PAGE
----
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  • November 29, 2015
  • 11:45 PM

Diversity and persistence of group tags under replicator dynamics

by Artem Kaznatcheev in Evolutionary Games Group

Everyday I walk to the Stabile Research Building to drink espresso and sit in my cozy — although oversaturated with screens — office. Oh, and to chat about research with great people like Arturo Araujo, David Basanta, Jill Gallaher, Jacob Scott, Robert Vander Velde and other Moffitters. This walk to the office takes about 30 […]... Read more »

Jansson, F. (2015) What games support the evolution of an ingroup bias?. Journal of theoretical biology, 100-10. PMID: 25794651  

  • November 25, 2015
  • 03:45 AM

From linear to nonlinear payoffs in the double public goods game

by Artem Kaznatcheev in Evolutionary Games Group

If you recall, dear reader, around this time last year, Robert Vander Velde, David Basanta, Jacob Scott and I got excited about the Archetti (2013,2014) approach to modeling non-linear public goods in cancer. We’ve been working on this intermittently for the last year, but aim to focus now that I have settled in here at […]... Read more »

  • November 19, 2015
  • 08:30 PM

Cytokine storms during CAR T-cell therapy for lymphoblastic leukemia

by Artem Kaznatcheev in Evolutionary Games Group

For most of the last 70 years or so, treating cancer meant one of three things: surgery, radiation, or chemotherapy. In most cases, some combination of these remains the standard of care. But cancer research does not stand still. More recent developments have included a focus on immunotherapy: using, modifying, or augmenting the patient’s natural […]... Read more »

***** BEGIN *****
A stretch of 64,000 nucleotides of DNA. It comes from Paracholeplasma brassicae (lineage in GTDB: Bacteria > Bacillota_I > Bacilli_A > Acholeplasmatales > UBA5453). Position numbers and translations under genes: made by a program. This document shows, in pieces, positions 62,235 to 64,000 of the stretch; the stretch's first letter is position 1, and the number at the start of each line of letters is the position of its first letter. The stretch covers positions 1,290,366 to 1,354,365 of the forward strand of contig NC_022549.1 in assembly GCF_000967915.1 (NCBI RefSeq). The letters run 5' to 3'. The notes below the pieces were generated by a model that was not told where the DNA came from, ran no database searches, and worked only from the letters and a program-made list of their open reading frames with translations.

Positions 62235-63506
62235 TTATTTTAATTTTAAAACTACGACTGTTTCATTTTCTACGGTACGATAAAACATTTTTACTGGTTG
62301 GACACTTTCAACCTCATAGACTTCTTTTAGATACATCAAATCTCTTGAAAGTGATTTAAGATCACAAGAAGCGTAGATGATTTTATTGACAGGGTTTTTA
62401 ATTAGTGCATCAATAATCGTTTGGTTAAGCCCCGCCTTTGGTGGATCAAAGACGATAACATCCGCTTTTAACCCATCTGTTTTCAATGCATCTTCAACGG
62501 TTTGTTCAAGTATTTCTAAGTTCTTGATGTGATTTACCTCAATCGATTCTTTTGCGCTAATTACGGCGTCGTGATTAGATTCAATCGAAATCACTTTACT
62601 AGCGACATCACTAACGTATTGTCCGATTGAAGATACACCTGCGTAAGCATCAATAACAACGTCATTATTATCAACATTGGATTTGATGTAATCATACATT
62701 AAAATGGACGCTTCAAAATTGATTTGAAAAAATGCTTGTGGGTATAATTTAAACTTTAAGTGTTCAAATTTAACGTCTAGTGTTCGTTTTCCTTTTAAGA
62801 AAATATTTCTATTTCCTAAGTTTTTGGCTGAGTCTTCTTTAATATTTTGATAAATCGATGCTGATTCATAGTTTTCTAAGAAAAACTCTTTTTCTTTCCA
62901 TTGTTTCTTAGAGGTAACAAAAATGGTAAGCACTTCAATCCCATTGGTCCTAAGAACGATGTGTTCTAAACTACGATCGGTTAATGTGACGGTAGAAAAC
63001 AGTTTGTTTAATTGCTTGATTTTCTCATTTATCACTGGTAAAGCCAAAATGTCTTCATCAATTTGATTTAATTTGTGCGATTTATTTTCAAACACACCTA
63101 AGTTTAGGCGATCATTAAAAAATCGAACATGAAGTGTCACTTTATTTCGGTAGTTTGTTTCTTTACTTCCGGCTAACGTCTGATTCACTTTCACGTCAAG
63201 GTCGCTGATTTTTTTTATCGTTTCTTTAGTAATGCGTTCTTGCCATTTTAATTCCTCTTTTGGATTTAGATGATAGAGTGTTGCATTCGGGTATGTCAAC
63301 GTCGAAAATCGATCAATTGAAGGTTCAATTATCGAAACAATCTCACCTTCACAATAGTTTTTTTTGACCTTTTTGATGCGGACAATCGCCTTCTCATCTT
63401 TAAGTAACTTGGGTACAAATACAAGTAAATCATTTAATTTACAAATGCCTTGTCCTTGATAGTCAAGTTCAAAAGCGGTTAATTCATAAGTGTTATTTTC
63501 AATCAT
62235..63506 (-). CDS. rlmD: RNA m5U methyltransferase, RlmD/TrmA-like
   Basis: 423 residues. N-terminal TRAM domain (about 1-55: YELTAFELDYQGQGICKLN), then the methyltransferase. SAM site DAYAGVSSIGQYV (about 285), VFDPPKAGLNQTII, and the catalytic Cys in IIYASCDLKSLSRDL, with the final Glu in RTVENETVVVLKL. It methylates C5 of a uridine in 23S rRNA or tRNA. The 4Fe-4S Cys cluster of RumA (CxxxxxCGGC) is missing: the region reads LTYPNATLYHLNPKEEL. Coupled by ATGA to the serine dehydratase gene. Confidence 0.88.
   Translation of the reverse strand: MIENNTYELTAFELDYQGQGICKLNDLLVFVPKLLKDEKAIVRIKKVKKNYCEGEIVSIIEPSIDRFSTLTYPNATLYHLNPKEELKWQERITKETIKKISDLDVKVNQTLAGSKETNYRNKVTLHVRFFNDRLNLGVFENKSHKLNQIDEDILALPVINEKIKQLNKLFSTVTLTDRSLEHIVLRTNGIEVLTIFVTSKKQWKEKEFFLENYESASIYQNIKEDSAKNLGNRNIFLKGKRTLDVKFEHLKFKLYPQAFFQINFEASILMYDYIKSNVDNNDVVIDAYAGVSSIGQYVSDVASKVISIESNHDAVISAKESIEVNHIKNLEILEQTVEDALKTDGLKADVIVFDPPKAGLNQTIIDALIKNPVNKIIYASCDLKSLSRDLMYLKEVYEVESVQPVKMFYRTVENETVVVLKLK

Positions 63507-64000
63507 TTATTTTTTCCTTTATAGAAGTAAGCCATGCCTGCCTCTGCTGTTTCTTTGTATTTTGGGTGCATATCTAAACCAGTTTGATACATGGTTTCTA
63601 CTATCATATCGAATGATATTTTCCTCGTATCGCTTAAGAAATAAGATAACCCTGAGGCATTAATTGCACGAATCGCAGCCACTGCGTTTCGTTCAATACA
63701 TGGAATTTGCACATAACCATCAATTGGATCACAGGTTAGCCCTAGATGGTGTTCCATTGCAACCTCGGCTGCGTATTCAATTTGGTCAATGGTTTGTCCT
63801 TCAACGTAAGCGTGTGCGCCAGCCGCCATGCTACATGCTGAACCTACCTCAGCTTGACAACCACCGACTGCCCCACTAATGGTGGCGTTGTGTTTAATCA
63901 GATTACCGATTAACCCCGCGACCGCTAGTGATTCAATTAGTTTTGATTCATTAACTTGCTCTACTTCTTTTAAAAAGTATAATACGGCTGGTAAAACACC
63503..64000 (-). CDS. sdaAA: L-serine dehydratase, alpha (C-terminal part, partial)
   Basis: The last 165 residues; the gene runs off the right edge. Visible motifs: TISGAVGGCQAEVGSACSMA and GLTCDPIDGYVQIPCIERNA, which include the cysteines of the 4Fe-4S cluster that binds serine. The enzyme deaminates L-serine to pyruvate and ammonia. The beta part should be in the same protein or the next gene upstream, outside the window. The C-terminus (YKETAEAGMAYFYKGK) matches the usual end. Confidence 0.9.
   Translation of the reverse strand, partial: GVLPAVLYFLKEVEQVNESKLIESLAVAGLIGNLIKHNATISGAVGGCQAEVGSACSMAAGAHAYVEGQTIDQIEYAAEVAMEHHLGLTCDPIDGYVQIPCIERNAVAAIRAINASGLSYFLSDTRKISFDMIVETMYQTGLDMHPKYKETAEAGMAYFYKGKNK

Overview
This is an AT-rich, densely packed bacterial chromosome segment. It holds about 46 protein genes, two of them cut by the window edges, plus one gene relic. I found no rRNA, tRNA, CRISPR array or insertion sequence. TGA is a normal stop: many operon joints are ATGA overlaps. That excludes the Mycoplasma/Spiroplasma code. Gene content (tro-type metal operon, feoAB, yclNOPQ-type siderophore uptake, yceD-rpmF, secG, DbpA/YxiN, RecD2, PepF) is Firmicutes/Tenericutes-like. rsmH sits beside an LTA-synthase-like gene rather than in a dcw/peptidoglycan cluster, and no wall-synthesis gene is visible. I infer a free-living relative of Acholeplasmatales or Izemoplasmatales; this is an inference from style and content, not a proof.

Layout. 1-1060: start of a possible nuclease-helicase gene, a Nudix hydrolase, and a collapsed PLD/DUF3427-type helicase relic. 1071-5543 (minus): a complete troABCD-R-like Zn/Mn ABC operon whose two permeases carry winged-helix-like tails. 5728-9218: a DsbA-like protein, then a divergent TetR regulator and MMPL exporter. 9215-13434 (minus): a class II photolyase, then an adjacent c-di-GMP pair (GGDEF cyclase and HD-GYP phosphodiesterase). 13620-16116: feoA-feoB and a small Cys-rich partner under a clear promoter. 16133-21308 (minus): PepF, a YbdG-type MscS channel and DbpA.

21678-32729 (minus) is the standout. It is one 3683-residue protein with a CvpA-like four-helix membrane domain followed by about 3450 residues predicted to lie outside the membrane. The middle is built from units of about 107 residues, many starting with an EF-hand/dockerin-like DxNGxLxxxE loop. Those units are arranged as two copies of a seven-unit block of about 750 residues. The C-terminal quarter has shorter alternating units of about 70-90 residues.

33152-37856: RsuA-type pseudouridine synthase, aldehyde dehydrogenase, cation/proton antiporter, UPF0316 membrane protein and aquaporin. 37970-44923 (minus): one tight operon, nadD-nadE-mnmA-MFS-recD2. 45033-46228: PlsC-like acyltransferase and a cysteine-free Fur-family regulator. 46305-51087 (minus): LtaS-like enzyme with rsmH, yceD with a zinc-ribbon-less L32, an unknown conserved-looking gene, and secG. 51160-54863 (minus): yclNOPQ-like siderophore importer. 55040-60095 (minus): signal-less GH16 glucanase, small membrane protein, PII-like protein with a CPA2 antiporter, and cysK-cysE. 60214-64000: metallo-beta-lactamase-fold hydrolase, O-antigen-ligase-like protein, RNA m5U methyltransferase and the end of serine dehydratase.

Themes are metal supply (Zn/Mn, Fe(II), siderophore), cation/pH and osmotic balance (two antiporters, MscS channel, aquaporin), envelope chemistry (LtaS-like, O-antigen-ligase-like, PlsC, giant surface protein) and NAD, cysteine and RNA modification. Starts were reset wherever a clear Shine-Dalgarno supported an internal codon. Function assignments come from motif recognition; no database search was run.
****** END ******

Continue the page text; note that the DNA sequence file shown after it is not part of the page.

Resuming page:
• November 15, 2015
  • 04:00 PM

Some Notes on Reductionism

by Joshua Fisher in Text Savvy

We can and should (and do) avoid the idea that stringing together "nothing but" pieces of content is sufficient to make 'holistic' understanding bubble up as an emergent property of student learning. But equally dubious, and equally unsubscribed, is the idea that learning can be transformed from fragmented to holistic by subtracting something from the experience.... Read more »

  • November 6, 2015
  • 05:30 PM

Concept Before Procedure? It Doesn't Matter

by Joshua Fisher in Text Savvy

Overall, both longitudinal and experimental studies indicate that procedural knowledge leads to improvements in conceptual knowledge, in addition to vice versa. The relations between the two types of knowledge are bidirectional. It is a myth that it is a "one-way street" from conceptual knowledge to procedural knowledge.... Read more »

  • October 23, 2015
  • 12:53 PM

Finding the Highways for Migrating Birds

by Elizabeth Preston in Inkfish

When birds set out for a long journey, they don't need roads and they certainly don't need road maps. They learn the route from others or intuit it from their DNA, an urge to point their bodies one way at a certain time of year and stop flying a few thousand miles later. To understand these journeys better, researchers mapped the most efficient routes through the world's winds. The highways that emerged weren't the shortest paths—but they did strikingly match the behavior of real bird........ Read more »

Kranstauber B, Weinzierl R, Wikelski M, & Safi K. (2015) Global aerial flyways allow efficient travelling. Ecology letters. PMID: 26477348  

  • September 29, 2015
  • 01:40 PM

How Sheep Are like an Avalanche

by Elizabeth Preston in Inkfish

Sheep are rarely dangerous to skiers, but otherwise they have a lot in common with avalanches. That's what physicists say after mathematically modeling the ungulates' behavior (and staying well out of their path).

Francesco Ginelli, who researches complex systems at the University of Aberdeen in Scotland, had already studied flocks of birds and schools of fish. But he was curious to learn what was different about the movement of sheep or other grazers. Animals like these have a simple goa... Read more »